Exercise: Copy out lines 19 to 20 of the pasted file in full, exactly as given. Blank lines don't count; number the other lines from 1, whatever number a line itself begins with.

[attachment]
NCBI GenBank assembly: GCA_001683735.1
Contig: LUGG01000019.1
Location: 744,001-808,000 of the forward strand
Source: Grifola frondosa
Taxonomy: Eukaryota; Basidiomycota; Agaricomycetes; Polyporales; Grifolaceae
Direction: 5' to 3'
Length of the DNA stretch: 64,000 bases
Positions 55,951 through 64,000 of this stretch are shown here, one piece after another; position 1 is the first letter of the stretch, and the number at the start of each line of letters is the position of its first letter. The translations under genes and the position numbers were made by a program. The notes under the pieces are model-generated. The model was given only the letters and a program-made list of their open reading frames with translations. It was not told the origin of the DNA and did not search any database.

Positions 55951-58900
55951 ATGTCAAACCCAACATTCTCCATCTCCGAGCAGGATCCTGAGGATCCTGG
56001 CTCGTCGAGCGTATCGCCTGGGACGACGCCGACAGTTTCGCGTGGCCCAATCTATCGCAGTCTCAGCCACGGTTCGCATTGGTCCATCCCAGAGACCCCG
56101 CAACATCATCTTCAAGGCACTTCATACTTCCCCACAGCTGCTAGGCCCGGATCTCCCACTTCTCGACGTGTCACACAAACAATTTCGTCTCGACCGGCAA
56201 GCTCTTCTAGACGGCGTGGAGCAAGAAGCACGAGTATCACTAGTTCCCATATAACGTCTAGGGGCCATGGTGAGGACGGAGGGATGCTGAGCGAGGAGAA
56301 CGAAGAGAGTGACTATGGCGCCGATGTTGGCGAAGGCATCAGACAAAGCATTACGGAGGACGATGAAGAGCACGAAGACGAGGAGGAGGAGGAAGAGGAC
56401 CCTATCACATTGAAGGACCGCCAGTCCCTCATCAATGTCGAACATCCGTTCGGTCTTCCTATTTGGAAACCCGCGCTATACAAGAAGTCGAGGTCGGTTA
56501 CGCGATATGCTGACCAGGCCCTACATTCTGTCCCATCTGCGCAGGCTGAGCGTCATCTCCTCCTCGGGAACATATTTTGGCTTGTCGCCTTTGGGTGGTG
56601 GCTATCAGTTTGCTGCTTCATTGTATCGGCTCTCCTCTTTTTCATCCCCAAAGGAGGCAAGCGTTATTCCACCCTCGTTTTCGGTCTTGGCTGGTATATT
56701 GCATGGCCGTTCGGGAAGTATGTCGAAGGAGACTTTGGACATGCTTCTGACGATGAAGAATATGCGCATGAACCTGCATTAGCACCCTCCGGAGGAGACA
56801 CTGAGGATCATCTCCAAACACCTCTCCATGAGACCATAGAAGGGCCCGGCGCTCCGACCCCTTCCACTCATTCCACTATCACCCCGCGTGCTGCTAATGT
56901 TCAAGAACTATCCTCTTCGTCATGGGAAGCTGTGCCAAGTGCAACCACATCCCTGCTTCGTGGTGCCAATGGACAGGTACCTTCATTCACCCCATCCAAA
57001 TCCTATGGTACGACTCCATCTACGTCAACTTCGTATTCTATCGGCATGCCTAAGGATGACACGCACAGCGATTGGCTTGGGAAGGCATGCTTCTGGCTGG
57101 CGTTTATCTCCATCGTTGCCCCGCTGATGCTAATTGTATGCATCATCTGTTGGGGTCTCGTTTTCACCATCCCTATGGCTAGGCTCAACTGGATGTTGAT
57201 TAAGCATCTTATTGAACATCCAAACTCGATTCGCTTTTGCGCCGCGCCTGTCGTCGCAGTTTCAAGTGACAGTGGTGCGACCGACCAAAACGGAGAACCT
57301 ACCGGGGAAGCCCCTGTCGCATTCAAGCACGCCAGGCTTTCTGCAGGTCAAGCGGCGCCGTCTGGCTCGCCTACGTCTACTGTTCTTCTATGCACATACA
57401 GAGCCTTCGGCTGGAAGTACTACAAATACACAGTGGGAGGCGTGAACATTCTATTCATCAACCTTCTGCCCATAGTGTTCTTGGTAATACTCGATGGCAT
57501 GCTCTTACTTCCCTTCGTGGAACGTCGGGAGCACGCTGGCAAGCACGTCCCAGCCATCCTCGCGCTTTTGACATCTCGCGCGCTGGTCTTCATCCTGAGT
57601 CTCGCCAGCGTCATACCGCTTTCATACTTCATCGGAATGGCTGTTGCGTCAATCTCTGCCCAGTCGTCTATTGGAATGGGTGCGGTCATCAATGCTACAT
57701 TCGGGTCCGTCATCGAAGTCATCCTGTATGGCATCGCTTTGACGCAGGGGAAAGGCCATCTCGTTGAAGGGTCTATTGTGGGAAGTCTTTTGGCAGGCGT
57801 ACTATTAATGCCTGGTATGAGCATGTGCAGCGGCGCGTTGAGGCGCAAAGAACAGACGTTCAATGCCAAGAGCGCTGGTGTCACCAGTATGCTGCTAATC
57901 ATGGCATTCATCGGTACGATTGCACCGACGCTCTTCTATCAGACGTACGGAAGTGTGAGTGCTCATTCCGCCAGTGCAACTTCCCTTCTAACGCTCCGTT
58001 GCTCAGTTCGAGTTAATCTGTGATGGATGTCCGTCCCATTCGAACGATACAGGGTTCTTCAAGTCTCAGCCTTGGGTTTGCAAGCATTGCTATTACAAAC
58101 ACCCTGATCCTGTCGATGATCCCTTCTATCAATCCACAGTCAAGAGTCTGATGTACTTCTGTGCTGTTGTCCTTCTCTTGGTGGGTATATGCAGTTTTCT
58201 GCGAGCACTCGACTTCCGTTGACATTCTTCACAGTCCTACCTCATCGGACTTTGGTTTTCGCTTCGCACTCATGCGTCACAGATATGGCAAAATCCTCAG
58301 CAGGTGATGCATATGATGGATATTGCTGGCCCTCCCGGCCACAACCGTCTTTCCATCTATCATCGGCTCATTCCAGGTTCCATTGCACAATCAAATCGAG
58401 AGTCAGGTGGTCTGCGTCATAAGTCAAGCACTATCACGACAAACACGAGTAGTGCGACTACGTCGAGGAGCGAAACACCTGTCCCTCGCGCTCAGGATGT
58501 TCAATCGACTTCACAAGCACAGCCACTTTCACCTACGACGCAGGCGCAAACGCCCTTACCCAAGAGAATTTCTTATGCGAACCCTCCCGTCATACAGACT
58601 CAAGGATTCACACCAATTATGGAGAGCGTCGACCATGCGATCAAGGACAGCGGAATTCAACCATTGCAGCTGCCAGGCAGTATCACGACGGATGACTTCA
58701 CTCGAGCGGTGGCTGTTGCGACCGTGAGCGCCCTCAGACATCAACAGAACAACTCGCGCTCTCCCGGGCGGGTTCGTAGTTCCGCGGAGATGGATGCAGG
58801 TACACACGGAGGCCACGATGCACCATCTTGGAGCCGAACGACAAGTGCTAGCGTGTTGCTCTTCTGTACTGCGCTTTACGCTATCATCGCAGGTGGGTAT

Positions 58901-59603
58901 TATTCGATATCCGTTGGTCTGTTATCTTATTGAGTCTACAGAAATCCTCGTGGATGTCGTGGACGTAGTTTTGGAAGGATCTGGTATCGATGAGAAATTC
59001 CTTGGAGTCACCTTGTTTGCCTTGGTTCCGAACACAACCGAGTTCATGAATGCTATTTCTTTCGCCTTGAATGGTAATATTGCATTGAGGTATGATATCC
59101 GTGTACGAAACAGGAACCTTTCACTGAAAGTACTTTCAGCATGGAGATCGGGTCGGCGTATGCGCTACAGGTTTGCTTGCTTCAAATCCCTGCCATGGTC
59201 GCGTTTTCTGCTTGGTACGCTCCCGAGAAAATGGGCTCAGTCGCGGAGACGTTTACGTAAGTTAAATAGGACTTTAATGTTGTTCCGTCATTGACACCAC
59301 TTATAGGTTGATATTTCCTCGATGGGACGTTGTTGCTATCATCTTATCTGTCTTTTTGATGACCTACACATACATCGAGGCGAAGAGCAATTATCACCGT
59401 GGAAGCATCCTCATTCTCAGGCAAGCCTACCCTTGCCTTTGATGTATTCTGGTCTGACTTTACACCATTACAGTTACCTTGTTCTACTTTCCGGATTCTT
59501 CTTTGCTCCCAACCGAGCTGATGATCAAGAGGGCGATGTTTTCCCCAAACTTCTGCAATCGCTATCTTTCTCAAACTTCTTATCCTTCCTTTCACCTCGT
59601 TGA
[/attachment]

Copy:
56801 CTGAGGATCATCTCCAAACACCTCTCCATGAGACCATAGAAGGGCCCGGCGCTCCGACCCCTTCCACTCATTCCACTATCACCCCGCGTGCTGCTAATGT
56901 TCAAGAACTATCCTCTTCGTCATGGGAAGCTGTGCCAAGTGCAACCACATCCCTGCTTCGTGGTGCCAATGGACAGGTACCTTCATTCACCCCATCCAAA